No kiasu jokes, promise ~ That Movie Blogger Fella

Wednesday, June 2, 2010

No kiasu jokes, promise

My rating:

Apologies to Singaporean readers for labeling this review "Made in Malaysia". You guys don't make that many movies, and I doubt I'll be watching so many as to justify creating a whole new "Made in Singapore" label. 'Sides, it stars one Malaysian actor and two Malaysian-born actors. (And hey, are we not, at heart, one nation country culture y'know what, forget it.) Having not watched any Singaporean films before, I had no idea what to expect - other than McGarmott's helpful comment that they tend to try too hard.

Well, yes, Kidnapper did. But I'd rather a movie try too hard than not try hard enough.

Lim Seng Huat (Christopher Lee) is a ne'er-do-well cab driver raising his son Wei Siang (Jerald Tan) on his own whilst fighting a custody case against his ex-wife. Wei Siang is kidnapped by the sadistic Ah Hu (Jack Lim) who mistakes him for the son of the wealthy Mr Sng - but even after discovering his mistake, Hu continues to threaten Lim for the $1 million ransom by torturing the boy. Hu's accomplice Mrs Sng (Phyllis Quek), the stepmother of the intended victim, begins to regret her involvement; but not even her revelation that her daughter Jia Wei (Regene Lim) is also Hu's child deters him. As Mrs Sng wrestles with her conscience, Lim scrambles to raise the money within the 36-hour deadline - before Hu loses patience and murders his son.

Here's what I mean by trying too hard: this is a somewhat over-directed movie. Director Kelvin Tong goes a little overboard with the arty shots, quick cuts and fancy colour treatment. Being unfamiliar with Tong's filmography, I don't know if this is his thing; here, the Tony Scott treatment is hit-and-miss, occasionally effective at generating suspense but also occasionally distracting. Also kinda overboard is the "parents will do anything for their children" theme, as demonstrated by Lim's increasingly desperate means to raise the ransom money. He gets beaten up (and pissed on!) by the Ah Longs whom he attempts to borrow money from, and goes so far as to seek out black-market organ traffickers. 'Cos Singaporean cab drivers are just that well-connected, it seems.

I keed, I keed. It's actually quite a slick little movie, and largely effective as a high-octane thriller. It has its fair share of plot holes - why does Hu keep pressing Lim for money he knows the penniless cabbie doesn't have? Why doesn't Lim go to the police when his predicament becomes more and more dire? - but it moves fast enough that you can set those questions aside and just go along for the ride. And the script is really quite smart, and has plenty of unexpected reversals in the cat-and-mouse game between Lim and Hu. There's a bit where Lim is making the ransom drop, and Hu makes him climb up and down several flights of stairs. It seems like Hu is just sadistically toying with him, and he probably is - but it's also part of Hu's plan to literally grab the money from him and run, when Lim is exhausted and unable to give chase.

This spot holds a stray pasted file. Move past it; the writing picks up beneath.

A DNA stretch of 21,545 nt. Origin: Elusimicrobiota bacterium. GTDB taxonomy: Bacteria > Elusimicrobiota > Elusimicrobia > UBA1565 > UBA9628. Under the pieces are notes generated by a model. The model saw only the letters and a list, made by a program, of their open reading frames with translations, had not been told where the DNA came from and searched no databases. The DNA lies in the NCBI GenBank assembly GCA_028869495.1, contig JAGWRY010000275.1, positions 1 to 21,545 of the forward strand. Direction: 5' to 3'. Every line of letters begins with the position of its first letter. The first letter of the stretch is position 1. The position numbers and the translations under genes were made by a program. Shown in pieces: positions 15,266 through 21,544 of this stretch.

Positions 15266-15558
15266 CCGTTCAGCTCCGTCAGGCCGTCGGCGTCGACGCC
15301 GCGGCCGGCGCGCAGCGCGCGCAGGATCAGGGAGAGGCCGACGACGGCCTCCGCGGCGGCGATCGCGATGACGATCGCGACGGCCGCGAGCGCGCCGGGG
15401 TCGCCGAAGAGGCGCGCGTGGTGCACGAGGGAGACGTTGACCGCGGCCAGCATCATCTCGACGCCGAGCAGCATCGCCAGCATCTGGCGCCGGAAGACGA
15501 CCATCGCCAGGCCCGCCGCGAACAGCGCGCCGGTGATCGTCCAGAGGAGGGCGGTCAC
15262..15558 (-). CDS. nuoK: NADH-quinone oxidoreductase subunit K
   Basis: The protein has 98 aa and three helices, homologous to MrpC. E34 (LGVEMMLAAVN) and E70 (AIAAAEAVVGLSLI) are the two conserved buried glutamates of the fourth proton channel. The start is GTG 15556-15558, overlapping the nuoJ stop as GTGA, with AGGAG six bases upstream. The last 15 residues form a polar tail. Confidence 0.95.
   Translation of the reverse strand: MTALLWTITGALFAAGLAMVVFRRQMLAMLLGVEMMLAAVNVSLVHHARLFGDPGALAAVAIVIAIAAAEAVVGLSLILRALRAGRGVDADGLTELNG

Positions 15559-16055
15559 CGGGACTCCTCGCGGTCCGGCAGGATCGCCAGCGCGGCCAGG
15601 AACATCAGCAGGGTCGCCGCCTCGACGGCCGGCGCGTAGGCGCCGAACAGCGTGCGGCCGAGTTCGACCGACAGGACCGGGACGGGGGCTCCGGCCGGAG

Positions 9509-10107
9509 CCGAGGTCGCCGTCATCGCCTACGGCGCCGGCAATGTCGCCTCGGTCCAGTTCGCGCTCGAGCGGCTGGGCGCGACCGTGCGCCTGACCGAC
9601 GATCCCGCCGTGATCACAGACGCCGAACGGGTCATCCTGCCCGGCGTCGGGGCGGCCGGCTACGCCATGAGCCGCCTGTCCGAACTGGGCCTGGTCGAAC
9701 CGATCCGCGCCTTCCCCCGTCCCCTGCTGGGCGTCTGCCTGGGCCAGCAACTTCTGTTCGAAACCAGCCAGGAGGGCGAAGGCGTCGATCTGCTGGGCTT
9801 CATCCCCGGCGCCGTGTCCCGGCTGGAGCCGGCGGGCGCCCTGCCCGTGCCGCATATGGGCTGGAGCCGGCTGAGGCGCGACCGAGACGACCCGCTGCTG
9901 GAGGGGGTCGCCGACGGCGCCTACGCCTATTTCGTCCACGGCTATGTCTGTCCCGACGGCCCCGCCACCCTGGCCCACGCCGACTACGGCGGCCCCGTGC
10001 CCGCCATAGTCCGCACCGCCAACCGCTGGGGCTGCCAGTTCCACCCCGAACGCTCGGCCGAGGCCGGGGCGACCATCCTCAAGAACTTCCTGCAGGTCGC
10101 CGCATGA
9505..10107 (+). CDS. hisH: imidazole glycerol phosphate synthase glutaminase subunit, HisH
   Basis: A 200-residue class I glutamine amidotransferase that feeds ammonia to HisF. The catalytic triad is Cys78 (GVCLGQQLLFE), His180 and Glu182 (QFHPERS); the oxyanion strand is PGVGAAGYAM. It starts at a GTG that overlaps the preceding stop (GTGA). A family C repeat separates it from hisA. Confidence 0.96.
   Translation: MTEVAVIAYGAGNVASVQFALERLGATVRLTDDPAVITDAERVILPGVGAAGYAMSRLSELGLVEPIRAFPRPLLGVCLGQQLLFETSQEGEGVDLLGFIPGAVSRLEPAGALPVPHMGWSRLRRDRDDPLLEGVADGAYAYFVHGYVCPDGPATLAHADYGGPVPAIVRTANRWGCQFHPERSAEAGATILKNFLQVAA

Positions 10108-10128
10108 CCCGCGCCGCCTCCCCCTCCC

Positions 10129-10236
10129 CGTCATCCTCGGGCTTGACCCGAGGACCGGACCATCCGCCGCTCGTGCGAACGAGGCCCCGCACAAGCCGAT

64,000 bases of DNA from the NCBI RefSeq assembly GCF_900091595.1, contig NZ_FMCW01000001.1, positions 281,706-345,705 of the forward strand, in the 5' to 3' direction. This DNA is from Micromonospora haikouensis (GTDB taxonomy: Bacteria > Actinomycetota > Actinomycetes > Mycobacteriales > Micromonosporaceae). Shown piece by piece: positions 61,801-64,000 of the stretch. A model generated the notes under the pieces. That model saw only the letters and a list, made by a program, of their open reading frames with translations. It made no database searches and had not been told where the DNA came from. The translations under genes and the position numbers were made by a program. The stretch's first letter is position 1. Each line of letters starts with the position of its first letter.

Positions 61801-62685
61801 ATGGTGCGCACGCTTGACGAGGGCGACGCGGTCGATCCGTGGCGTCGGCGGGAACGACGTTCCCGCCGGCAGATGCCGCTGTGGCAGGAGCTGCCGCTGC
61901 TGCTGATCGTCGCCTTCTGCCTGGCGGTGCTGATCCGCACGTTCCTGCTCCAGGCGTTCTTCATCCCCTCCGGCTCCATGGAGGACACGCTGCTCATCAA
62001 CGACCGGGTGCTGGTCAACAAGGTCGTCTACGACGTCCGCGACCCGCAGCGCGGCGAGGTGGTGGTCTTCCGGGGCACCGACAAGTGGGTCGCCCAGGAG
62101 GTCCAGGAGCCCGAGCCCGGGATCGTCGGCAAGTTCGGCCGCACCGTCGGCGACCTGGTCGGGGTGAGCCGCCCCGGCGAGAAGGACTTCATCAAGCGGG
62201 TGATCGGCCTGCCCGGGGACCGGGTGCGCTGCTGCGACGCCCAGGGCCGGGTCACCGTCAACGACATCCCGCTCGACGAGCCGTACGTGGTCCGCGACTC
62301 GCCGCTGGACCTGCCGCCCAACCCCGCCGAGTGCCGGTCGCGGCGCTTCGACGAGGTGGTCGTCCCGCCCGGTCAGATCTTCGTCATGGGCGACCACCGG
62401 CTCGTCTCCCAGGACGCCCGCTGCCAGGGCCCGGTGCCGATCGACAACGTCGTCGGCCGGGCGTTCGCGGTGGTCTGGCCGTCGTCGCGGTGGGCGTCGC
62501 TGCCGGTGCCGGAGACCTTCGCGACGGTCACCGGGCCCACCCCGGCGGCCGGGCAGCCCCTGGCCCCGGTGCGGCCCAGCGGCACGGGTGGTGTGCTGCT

And there's also some solid performances in here, chief amongst them Christopher Lee. His low-rent cabbie character is a far cry from evil wizards and Sith Lords (and I bet he's never heard that one before), but Lee never misses a beat through all the melodramatics the plot puts him through; he keeps the audience rooting for him from start to finish. Jack Lim also couldn't be more different from his role in Woohoo! - he plays a truly hissable villain, as cold and vicious as he is intelligent. There are hints of deeper motivation in him, something that made him particularly despise the bond between parent and child - it's a pity the film doesn't explore that further. I've read reviews that rubbish Phyllis Quek's acting, but I thought she was perfectly effective, if unexceptional. (Doesn't hurt that she's pretty damn hawt.) And there's a pair of terrific performances from Jerald Tan and Regine Lim, and they are exceptional for Asian child actors.

This is gonna be a pretty short review, because on the whole, Kidnapper is just well-made but unremarkable. What's particularly sad that is that it fails to nail its ending - it doesn't quite satisfactorily deliver its emotional payoff, both in terms of the villain's comeuppance and the hero's deliverance. (Also, I really wish films that lack the budget for proper car stunts would stop trying to do them in CGI. It never works! A car stunt is supposed to make you go "whoa!" A CGI car stunt just makes you go "cheh.") But it is well-made; that much is clear, and that's why it deserves three-and-a-half stars. Kelvin Tong may have tried a little too hard, but I sure wish some of that would rub off on our filmmakers. Most of those morons don't even try.

NEXT REVIEW: Andartu Terlampau... 21 Hari Mencari Suami
Expectations: siiigh


chicnchomel said...

let me know if you want to speak to Dato Rahim Razali ;P